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Deer Season Countdown in Pennsylvania

HARRISBURG – The state’s biggest draw for hunters is set to begin the Monday after Thanksgiving, according to Pennsylvania Game Commission Executive Director Carl G. Roe, when the two-week firearms deer season opens.

“Fluorescent orange and camouflage clothing soon will be in fashion across the Commonwealth, and cars parked on the shoulders of roads that cut through forested areas or farming communities will be a common sight,” Roe said. “Deer season has a dramatic effect on the Pennsylvania; it provides hundreds of thousands of hunters a chance to put venison in the freezer, as well as stimulates a multi-million dollar economic surge that local businesses rely on.

“Deer season is the most important method that the Game Commission has been using for more than a century to manage Pennsylvania’s whitetails. The efforts of hunters are far-reaching, and they help to keep deer populations in check and enable the agency to meet deer management goals that benefit almost everyone who resides, visits or travels through this state.”

The Game Commission manages deer for a healthy and productive deer herd that provides recreational opportunities within acceptable ecological impacts and human conflicts. It’s a never-ending job, and one that will always be influenced by Pennsylvania’s changing landscape and the varying viewpoints of its residents. But, the agency is committed to providing sound deer management.

Dr. Christopher Rosenberry, Game Commission Deer Management Section supervisor, noted that hunters will need to make sure that they have done their pre-season scouting, as fall food conditions will impact deer movements.

“Deer will respond to food availability and hunter pressure, both of which can vary from year to year, and from one area to another,” Rosenberry said. “Our fall food survey suggests that almost all hard and soft mast species produced well this year. As a result, wildlife may be more widespread in forested areas. As always, pre-season scouting can improve a hunter’s chance for success this year.”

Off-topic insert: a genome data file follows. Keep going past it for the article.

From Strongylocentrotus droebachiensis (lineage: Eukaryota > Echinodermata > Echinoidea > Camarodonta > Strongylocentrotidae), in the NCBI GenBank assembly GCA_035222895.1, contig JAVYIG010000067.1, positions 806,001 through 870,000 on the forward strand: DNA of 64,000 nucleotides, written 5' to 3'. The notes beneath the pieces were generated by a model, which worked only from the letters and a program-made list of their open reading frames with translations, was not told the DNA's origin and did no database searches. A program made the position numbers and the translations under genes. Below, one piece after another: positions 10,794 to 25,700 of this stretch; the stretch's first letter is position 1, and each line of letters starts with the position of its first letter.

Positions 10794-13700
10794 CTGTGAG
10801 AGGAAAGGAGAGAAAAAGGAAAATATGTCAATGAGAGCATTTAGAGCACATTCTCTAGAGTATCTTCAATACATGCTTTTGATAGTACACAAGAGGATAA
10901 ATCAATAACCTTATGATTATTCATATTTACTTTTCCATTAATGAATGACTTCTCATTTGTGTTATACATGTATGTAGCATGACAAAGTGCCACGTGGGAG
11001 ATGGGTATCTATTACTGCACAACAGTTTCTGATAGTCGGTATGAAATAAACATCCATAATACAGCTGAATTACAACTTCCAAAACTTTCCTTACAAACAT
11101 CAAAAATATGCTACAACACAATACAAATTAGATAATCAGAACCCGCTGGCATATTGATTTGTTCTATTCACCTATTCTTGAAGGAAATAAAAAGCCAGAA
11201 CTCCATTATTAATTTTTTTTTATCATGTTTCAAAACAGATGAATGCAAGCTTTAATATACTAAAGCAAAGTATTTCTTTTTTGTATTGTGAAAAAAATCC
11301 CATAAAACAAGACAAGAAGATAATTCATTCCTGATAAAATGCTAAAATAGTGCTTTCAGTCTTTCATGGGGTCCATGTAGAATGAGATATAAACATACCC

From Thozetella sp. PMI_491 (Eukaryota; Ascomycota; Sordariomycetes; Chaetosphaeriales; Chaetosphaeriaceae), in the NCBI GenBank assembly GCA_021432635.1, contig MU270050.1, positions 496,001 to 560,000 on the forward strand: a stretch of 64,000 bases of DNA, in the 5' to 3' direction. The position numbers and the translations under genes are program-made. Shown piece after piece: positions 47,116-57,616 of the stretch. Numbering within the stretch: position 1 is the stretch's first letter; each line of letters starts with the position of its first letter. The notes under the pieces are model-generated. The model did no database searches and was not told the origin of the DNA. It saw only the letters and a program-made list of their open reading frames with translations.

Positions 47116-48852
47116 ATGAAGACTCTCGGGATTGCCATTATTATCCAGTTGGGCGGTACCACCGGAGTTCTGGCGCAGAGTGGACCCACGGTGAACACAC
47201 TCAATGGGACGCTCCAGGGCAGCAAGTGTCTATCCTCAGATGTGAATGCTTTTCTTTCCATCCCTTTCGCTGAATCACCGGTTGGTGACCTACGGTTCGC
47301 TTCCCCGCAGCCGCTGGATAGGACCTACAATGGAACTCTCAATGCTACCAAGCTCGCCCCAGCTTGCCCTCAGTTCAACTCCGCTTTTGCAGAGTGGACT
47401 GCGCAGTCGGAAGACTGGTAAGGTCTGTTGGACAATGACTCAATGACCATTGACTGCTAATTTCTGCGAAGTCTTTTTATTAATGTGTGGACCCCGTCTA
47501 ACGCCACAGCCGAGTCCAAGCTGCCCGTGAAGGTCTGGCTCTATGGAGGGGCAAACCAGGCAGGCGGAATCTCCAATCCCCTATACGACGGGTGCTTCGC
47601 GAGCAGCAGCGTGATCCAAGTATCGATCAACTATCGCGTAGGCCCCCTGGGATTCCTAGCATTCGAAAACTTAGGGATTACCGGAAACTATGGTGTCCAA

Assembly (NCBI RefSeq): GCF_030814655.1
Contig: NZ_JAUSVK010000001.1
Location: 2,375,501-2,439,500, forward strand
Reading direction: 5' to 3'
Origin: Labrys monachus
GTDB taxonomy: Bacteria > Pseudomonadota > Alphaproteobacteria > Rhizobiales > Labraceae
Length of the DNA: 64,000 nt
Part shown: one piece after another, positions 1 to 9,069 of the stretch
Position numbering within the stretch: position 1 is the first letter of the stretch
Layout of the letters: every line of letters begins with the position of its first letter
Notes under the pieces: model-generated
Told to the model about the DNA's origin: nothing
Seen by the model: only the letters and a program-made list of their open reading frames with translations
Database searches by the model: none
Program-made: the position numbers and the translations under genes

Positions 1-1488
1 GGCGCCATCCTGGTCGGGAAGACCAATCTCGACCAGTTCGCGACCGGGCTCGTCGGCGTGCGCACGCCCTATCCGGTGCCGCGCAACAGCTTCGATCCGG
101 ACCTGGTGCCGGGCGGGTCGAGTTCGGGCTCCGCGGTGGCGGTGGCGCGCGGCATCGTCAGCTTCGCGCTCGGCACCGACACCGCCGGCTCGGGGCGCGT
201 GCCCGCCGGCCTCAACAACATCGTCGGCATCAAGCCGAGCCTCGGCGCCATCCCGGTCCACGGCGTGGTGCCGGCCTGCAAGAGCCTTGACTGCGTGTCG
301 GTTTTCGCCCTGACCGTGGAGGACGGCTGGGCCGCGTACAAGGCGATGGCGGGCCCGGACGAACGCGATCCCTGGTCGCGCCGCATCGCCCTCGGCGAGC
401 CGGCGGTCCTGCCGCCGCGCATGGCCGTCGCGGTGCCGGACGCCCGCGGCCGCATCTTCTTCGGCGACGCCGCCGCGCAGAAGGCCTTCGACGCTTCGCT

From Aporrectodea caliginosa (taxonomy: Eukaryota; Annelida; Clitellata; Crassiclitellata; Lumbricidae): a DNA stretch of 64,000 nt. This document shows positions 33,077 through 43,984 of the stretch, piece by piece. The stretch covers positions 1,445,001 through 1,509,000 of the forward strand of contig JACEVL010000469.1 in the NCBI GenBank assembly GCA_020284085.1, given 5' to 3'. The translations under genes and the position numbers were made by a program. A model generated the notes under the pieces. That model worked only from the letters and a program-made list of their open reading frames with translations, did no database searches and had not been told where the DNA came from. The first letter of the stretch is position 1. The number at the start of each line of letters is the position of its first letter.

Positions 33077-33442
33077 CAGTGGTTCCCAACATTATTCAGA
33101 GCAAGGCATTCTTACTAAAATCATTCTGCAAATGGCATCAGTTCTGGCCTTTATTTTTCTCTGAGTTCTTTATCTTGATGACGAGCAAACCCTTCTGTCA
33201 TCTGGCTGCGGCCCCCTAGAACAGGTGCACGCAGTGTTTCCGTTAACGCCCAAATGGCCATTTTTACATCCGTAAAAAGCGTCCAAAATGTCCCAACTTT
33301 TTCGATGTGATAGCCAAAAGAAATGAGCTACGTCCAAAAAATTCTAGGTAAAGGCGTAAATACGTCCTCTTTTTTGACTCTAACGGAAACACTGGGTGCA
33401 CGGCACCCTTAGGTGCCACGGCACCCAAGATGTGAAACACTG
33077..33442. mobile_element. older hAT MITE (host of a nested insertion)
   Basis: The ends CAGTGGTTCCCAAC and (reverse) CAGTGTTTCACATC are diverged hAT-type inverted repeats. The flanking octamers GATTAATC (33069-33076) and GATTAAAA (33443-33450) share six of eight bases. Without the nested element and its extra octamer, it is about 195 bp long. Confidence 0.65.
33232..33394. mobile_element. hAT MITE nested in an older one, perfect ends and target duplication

For the second year, deer season will open with a five-day, antlered deer-only season in Wildlife Management Units (WMUs) 2D, 2G, 3C and 4B, from Nov. 30-Dec. 4. It is followed immediately in these four WMUs by seven days of concurrent, antlered and antlerless deer hunting beginning Dec. 5 and continuing through Dec.12. The rest of the state follows the two-week concurrent, antlered and antlerless season – Nov. 30-Dec. 12 – that has been in place since 2001.

The changes to these four WMUs are being studied by Game Commission biologists and the Cooperative Fish and Wildlife Research Unit at Penn State University to learn more about the relationship between antlerless allocations and season length.

The Game Commission will use a four-year study to determine the impact and effectiveness of the five-day antlered/seven-day concurrent season before additional WMUs may be considered for this season configuration. It also will assess hunter satisfaction with the modified season structure in the four WMUs.

Hunters must wear 250 square inches of fluorescent orange material on the head, chest and back combined at all times while afield during the seasons. They also are advised that it’s illegal to hunt, chase or disturb deer within 150 yards of any occupied building without the occupant’s permission if they are using a firearm, or 50 yards if they are using a bow or crossbow.

All hunters who take a deer must fill out their harvest tag and attach it to the deer’s ear before moving the carcass. The tag can be secured to the base of the ear with a string drawn very tightly, if the hunter plans to have the deer mounted. Cutting a slit in the ear to attach the tag will require additional work by a taxidermist.

Deer hunters in certain Wildlife Management Units with an unused bear license also are reminded they may take a bear in the state’s extended black bear season. Bear licenses must be purchased prior to Nov. 30 to participate in these hunts. For more information, including hours and locations for bear check stations during the extended season, please see the bear section of the 2009-10 Digest on pages 34-36.